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Innovative firms eye stronger sales abroad

By ZHONG NAN | China Daily | Updated: 2022-12-30 10:05
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An intelligent expressway monitoring system is displayed on screens made by Unilumin Group Co Ltd, a high-definition screen manufacturer based in Shenzhen, Guangdong province. [Photo provided to China Daily]

Falling sea freight rates will also benefit Chinese exporters in 2023

Standing in a workshop in Hangzhou, Zhejiang province, Tian Chunlong, president of the commercial vehicle unit of BYD Auto Co Ltd, a Shenzhen, Guangdong province-based new-energy vehicle manufacturer, and his colleagues explained the details and "wow points" of electric buses to their Spanish clients in Alcorcon during an online product inspection link earlier this month. These 15 buses will be shipped to the European country in the first half of 2023.

Driven by much of the world's growing demand for new energy transportation products, Tian said the company's annual export growth rate of electric buses has stayed at around 50 percent on a yearly basis in recent years. It exported nearly 3,000 electric buses between January and October, including to the European Union, the Association of Southeast Asian Nations, Japan, India and Latin America.

About 1,250 kilometers from Hangzhou, Yang Jun, president of the international sales center at Unilumin Group Co Ltd, a Shenzhen-based high-definition screen manufacturer, said the company, after installing two 70-square-meter light-emitting diodes screens at Lusail Stadium, north of Doha for the FIFA World Cup Qatar 2022, is preparing to supply new LED screens for the 2023 AFC (Asian Football Confederation) Asian Cup, which will be held in Qatar later next year.

Even though China's export growth rate slowed in November due to a variety of factors such as softening overseas demand and geopolitical tensions, market watchers have expressed optimism over prospects for the country's trade sector in 2023, believing that its industrial upgrading and moves to optimize COVID-19 prevention measures will further facilitate domestic manufacturers to expand their market channels abroad, as well as help boost global economic recovery.

As the value of China's renminbi is likely to get stronger amid expectations of an economic rebound following the easing of epidemic control measures and many low-end manufacturing businesses will continue to move to Southeast Asian countries next year, China's foreign trade might still face some difficulties in the first half of 2023, said Bai Ming, deputy director of international market research at the Chinese Academy of International Trade and Economic Cooperation in Beijing.

"But established structural elements will sustain the growth of China's exports next year, as overseas demand for daily necessities, electronics and electric vehicles has notably soared in recent months," he said, adding that the one-year-old implementation of the Regional Comprehensive Economic Partnership pact will bring increments in foreign trade between China and other signatory countries, in particular ASEAN member states.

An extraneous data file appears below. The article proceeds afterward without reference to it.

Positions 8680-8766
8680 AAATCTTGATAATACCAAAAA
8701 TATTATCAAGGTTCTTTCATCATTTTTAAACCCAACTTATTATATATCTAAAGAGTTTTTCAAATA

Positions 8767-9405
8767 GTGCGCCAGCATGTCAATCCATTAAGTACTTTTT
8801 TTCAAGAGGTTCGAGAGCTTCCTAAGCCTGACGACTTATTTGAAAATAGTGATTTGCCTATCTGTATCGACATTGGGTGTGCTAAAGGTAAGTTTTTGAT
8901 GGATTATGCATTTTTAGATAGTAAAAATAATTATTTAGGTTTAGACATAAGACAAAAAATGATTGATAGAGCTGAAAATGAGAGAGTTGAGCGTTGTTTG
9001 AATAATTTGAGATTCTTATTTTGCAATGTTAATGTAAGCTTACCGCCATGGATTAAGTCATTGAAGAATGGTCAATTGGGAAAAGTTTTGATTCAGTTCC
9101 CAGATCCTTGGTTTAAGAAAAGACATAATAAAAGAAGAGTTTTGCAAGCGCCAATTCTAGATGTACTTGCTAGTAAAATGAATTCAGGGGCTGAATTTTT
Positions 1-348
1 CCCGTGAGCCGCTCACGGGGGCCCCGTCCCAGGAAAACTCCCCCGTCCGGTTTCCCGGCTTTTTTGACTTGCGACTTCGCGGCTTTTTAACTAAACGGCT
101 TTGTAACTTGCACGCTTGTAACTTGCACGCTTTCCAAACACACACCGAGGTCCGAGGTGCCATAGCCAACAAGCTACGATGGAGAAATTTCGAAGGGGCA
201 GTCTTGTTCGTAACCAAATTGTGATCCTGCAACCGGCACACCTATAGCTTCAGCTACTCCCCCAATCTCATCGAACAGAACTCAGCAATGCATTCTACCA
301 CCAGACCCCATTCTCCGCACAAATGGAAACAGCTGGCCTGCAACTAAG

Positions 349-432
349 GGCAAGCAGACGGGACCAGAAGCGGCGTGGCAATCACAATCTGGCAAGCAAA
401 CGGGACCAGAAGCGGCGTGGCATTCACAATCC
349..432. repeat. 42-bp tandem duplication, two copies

Moreover, falling sea freight rates will benefit Chinese exporters next year. This can be a practical driver to stimulate demand in the global market, said Chen Shuai, vice-president of Shanghai-based COSCO Shipping Holdings Co Ltd, a subsidiary of State-owned China COSCO Shipping Corp Ltd.

After decades of growth, the operation modes of a large number of Chinese companies have upgraded from original equipment manufacturers to businesses with strong innovation strength and modern management systems, said Wei Jianguo, vice-chairman of the China Center for International Economic Exchanges in Beijing.

Wei noted that some domestic companies have already taken a leading position in product innovation, design and production in industries such as electric vehicles and solar power generation, as well as offshore engineering equipment and telecommunications, reflecting China's comparative advantages are changing in the global market.

For instance, the export volume of China's new energy vehicles registered 100 percent growth year-on-year to 593,000 units during the January-November period of 2022, said the Beijing-based China Association of Automobile Manufacturers.

Since high energy costs in Europe have curbed the production capacity of energy-intensive industries such as chemicals and steel manufacturing, Chinese companies in these fields are expected to form export substitutions and grab more market share in global markets in the next stage, said Ding Rijia, a professor specializing in the energy economy at the China University of Mining and Technology in Beijing.

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